Hispanic Heritage Month: Small press books on the history of Latinx Americans

We continue to celebrate National Hispanic Heritage Month (Sept. 15 – Oct. 15), which commemorates the important contributions of the over 60 million Americans who trace their roots to Mexico, Central America, South America, and the Spanish-speaking islands of the Caribbean and Spain. 

 Our second blog post here highlights recent books published by university presses – literature dealing with the history of Hispanic/Latinx Americans in the United States, especially women, found in the Emory Libraries collections. 

From Homemakers to Breadwinners to Community Leaders: Migrating Women, Class, and Colorby Norma Fuentes-Mayorga
A recent Rutgers University Press book comparing the integration and immigration experiences of Mexican and Dominican women in New York City.

Making the MexiRican City: Migration, Placemaking, and Activism in Grand Rapids, Michiganby Delia M. Fernández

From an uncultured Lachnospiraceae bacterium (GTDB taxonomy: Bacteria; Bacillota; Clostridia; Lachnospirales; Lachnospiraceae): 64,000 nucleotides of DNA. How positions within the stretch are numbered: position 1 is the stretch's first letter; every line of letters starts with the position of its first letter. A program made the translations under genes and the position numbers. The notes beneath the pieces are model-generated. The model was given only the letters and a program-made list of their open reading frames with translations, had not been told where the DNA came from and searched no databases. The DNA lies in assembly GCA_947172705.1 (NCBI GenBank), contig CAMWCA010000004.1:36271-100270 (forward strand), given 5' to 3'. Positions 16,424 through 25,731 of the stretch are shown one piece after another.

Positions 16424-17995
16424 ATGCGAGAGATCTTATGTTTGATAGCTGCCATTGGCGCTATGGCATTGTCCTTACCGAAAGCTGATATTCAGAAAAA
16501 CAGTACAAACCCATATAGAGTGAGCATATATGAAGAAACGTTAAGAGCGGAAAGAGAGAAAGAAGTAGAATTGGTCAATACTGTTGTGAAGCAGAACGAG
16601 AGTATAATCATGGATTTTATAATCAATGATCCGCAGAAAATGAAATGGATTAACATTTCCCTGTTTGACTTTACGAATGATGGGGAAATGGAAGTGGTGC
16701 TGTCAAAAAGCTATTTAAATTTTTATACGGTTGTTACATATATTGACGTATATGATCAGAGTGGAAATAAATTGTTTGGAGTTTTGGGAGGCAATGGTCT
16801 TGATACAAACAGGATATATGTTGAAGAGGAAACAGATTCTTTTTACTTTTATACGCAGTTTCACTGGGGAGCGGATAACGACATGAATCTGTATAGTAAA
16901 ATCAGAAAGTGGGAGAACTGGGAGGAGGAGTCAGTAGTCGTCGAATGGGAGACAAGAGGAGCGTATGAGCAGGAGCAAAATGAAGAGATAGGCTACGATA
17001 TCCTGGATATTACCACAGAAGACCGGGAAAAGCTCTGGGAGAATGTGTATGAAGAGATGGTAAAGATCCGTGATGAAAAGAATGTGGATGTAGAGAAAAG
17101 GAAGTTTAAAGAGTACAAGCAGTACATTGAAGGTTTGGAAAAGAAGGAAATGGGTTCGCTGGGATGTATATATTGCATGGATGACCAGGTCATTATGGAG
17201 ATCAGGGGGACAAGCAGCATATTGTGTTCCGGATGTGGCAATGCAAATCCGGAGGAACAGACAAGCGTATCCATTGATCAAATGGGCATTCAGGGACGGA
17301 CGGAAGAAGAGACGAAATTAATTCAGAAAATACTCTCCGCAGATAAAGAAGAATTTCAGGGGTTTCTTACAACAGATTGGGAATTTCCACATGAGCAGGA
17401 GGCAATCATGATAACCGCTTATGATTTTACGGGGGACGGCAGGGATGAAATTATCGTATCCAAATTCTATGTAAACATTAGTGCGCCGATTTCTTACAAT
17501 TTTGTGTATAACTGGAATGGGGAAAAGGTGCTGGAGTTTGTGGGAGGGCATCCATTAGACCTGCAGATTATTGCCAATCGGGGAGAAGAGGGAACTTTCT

A book published by the University of Illinois Press describing the immigration, political activity, and social situation of Tejano, Mexican and Puerto Rican peoples to Grand Rapids, Michigan after 1950.


Ybor City: Crucible of the Latina Southby Sarah McNamara
The author presents the story of Cuban immigrants, particularly women, to Ybor City located near Tampa, Florida, and their economic, political, and social struggles in the Jim Crow South in early 20th century.

Border Bodies: Racialized Sexuality, Sexual Capital, and Violence in the Nineteenth-Century Borderlandsby Bernadine Marie Hernández
This book reveals “how sex, violence, and capital conspired to govern not only women’s bodies but their role” in the late 19th century borderlands of the southwestern United States and Mexico.


Even the Women are Leaving : Migrants Making Mexican America, 1890-1965by Larisa Veloz
A recent University of California Press book tracing bidirectional migration across the Mexico-US border from 1890 to 1965 that concentrates on the experiences of Mexican women and families. 

—by Phil MacLeod, Latin American Studies librarian